One important element of these programs is that they offer students the flexibility to make up classes when they have the time, whether it’s during the school day, after school or over a holiday or winter break. Students also can take online classes, but sometimes they have to take tests in a classroom with a teacher, or take a “blended” class in which an L.A. Unified teacher is present and instructing parts of the class.

program Online Before or after school During school Weekends During break Anytime
programApex or Edgenuity
Students can take a course online through these vendors. There are also "blended' versions with L.A. Unified teachers.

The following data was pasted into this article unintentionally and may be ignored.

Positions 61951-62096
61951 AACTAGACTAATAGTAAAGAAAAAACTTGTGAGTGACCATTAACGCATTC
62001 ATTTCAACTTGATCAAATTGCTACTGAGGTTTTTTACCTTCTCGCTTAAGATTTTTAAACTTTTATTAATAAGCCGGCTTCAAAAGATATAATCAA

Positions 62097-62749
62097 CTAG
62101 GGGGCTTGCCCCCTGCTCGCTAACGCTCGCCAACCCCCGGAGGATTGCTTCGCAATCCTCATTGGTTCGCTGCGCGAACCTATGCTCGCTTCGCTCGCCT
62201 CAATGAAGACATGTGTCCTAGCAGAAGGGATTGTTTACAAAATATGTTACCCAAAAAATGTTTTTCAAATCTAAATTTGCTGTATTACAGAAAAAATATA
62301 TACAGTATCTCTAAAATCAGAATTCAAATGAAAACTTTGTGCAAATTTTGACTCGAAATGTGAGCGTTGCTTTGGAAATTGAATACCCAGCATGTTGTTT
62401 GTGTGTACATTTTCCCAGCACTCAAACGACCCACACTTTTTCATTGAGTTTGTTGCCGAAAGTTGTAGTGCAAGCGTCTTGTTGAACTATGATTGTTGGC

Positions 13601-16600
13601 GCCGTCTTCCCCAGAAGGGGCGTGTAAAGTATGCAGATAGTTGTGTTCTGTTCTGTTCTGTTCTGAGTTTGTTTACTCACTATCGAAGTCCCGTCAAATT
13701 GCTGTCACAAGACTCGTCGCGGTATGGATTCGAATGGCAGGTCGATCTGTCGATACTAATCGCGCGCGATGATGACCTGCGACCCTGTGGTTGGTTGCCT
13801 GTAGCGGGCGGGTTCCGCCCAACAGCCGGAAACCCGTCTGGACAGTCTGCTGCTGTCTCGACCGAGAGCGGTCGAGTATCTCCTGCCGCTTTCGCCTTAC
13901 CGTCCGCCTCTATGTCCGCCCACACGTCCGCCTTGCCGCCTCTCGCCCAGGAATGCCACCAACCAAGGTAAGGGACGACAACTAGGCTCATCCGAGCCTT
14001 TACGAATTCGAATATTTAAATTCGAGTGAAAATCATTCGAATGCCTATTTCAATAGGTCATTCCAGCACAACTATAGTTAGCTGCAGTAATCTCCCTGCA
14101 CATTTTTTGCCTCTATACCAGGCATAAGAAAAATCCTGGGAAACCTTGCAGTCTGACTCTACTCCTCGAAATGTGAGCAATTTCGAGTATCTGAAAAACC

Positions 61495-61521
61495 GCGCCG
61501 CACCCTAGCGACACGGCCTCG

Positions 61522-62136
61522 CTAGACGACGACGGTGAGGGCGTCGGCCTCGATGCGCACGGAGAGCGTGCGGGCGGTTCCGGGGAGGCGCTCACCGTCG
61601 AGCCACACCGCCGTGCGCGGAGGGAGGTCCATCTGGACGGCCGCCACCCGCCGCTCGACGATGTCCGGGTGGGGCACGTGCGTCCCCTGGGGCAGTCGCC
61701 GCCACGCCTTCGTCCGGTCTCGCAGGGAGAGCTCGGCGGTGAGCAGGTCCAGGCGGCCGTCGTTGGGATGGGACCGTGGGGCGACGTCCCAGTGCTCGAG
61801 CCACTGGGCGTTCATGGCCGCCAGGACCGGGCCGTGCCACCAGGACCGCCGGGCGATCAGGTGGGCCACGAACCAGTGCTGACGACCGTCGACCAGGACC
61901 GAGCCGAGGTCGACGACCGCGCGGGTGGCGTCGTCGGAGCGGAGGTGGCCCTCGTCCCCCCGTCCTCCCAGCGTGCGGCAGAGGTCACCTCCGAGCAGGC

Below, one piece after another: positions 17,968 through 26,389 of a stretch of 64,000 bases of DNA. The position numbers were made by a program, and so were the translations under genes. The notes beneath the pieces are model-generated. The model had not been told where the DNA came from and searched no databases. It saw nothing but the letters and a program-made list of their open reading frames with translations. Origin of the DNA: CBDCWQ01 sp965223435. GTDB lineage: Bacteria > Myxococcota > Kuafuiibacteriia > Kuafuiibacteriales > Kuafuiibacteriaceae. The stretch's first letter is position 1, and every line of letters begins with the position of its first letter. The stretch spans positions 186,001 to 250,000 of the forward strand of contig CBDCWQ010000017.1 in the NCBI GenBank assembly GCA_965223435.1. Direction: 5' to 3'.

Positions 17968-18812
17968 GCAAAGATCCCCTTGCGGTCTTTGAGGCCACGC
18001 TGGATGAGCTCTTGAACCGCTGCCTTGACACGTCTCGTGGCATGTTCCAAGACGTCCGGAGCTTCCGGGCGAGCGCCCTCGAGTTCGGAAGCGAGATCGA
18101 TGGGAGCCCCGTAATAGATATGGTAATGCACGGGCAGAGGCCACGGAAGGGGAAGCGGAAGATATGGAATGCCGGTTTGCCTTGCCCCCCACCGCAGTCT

Online Before or after school During school Weekends During break Anytime
programRIG (Recovery + Intervention = Graduation)
Students remain enrolled in their high school, but can take a credit recovery class through a continuation school.
Online Before or after school During school Weekends During break Anytime
programCommunity college
Students earn high school credit for passing a community college course that is comparable to the high school course they failed, with the principal's permission.
Online Before or after school During school Weekends During break Anytime
program5th year of high school
Students stay an extra year to retake courses they failed.
Online Before or after school During school Weekends During break Anytime
programAdult education
Students take evening classes at adult schools.
Online Before or after school During school Weekends During break Anytime
programRepeat courses
Students retake the class in its entirety after failing, during the school day.
Online Before or after school During school Weekends During break Anytime
programSTAR 17